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AP3302 Pt3 Contents

AP3302 Pt3 Section 2Contents

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AP 3302 Pt. 3

Section 2

CHAPTER 7

Monostable and Bistable Multivibrators

The valve equivalent of this circuit is the cathode-coupled flip-flop, the circuit and waveforms of which are illustrated in Fig 5. Examination of Figs 4 and 5 will show that the two circuits are similar, so that the action of the valve version may be deduced from the previous paragraphs. An output is sometimes taken from the cathode (output 2); this is a low impedance source and is useful for matching to other stages. Like the anode-coupled flip-flop, this circuit may be triggered by applying negative-going trigger pulses to Vi anode.

Bistable Multivibrator

The bistable trigger or toggle is a two-state circuit in which both states are stable. In each stable state one of the two transistors (or valves) is cut off and the other is conducting, and the circuit is capable of remaining indefinitely in either stable state. To change over from one state to the other the circuit must be suitably triggered and, to go through a full cycle, two triggering pulses - one to each stage - are needed.

The bistable multivibrator has many applications: it can be used as a frequency divider, as part of a counting circuit or as a storage device in a computer (see p 584 of AP 3302, Part 1B). We shall see something of these applications later in these notes. The bistable multivibrator has been given many names, but the name most commonly used is the "Eccles-Jordon" circuit. Let us now examine the basic Eccles-Jordan circuit using valves.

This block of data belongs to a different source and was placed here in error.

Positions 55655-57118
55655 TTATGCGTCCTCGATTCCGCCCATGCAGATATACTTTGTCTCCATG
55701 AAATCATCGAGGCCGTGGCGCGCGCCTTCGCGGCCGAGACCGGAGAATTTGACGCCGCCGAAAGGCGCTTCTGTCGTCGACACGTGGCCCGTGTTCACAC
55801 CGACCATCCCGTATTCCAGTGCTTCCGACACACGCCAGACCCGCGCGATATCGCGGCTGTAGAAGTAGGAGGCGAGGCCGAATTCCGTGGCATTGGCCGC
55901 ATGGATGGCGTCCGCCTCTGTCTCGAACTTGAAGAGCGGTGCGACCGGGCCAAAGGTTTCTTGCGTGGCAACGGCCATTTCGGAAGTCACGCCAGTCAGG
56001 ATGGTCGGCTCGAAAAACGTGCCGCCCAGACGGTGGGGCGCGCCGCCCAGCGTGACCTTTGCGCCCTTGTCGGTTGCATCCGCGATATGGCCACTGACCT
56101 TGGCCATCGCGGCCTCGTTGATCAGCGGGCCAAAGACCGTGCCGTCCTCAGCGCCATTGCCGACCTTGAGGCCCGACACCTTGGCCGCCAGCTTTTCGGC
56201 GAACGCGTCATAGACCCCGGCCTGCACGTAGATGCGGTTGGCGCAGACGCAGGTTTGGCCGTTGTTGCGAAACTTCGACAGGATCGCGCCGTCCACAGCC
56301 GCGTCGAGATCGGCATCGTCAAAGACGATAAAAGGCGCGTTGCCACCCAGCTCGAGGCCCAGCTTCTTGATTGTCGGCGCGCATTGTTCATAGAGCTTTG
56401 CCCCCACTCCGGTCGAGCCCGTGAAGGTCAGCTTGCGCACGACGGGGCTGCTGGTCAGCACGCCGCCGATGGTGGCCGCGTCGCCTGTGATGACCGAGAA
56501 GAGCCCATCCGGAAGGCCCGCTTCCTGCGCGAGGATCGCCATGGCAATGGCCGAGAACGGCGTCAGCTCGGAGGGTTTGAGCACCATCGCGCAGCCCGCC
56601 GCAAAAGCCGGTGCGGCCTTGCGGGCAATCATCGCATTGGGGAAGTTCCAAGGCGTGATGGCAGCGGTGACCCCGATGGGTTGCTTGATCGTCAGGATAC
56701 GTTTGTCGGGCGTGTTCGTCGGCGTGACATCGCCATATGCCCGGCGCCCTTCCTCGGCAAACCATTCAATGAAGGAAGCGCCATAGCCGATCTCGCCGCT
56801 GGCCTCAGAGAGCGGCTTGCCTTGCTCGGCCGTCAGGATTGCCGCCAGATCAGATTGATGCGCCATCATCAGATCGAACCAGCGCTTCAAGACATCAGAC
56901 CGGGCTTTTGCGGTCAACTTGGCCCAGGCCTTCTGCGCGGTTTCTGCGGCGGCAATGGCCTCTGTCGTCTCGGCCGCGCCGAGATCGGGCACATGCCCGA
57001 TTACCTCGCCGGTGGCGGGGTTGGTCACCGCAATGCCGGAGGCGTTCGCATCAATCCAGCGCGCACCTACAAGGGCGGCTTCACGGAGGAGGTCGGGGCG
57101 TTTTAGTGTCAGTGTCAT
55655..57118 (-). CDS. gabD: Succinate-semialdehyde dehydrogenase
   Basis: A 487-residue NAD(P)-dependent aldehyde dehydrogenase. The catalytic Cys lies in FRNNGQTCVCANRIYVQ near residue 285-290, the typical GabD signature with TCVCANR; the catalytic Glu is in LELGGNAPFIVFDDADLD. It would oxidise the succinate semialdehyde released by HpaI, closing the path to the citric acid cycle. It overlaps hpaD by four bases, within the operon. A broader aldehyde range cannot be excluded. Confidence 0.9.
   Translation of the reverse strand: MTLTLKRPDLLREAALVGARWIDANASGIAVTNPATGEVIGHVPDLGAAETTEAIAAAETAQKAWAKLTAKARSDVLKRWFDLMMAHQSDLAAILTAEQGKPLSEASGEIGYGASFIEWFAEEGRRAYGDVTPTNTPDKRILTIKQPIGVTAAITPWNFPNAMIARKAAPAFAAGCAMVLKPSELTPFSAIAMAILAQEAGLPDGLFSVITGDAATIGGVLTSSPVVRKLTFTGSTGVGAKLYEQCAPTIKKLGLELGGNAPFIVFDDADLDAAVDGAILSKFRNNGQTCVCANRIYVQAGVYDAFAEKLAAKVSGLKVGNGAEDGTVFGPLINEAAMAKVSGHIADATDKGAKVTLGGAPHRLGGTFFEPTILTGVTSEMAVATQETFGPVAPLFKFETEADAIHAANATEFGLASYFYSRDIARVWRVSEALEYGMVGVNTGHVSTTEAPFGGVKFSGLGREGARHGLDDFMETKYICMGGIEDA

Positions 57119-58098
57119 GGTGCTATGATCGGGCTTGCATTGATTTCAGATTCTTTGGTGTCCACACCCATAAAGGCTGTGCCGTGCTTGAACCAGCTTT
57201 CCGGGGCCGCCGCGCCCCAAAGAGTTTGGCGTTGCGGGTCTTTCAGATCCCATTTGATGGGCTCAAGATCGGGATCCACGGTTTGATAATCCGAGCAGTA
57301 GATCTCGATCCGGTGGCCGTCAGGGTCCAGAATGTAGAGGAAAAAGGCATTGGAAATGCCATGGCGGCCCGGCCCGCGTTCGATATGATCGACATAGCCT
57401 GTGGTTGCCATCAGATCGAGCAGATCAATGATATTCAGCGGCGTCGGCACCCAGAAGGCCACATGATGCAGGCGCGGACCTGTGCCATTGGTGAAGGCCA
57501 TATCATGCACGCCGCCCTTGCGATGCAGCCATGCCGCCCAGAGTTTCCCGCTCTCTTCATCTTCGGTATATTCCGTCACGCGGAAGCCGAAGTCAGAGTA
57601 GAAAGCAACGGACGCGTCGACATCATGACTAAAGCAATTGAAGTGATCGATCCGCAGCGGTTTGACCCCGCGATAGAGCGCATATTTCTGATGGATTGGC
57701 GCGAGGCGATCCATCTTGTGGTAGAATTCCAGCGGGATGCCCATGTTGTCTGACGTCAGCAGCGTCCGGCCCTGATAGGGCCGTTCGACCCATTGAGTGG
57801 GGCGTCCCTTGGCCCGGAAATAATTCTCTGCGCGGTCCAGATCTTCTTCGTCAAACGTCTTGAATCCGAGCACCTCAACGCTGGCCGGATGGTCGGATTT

Eccles-Jordan Bistable Circuit

The basic circuit of an Eccles-Jordan bistable multivibrator is shown in Fig 6a. This circuit differs from the anode-coupled astable multi-vibrator in two respects:

a. The cross-coupling impedances are resistors so that they provide d.c. coupling between anode and grid of opposite valves.

b. The grid resistors of both valves are returned to a negative bias point.

RL1, R1, R2 and RL2, R3, R4 each act as a potential divider chain connected between h.t.+ and the negative bias. Thus each grid voltage lies somewhere between the negative bias and h.t. + voltage levels. It is usually arranged, by correct selection of bias and resistor values, that the maximum grid voltage of the conducting valve is zero when the other valve is cut off. Thus in Fig 6b, if V1 is cut off, the three resistors each have 100V dropped across them and the division of voltage is as shown. The voltage division in the potential divider connected to the anode of the conducting valve is, of course, different (Fig 6c). If V2 is conducting, its anode current will produce an additional voltage drop across RL2. If this is sufficient to bring Va2 down to + 50V then across RL2 we have a voltage drop of 150V. We thus have the remainder, ie 150V, divided equally between R3 and R4 (75V across each) and Vg1 is held at - 25V with respect to earth, sufficient to hold V1 cut off.


 

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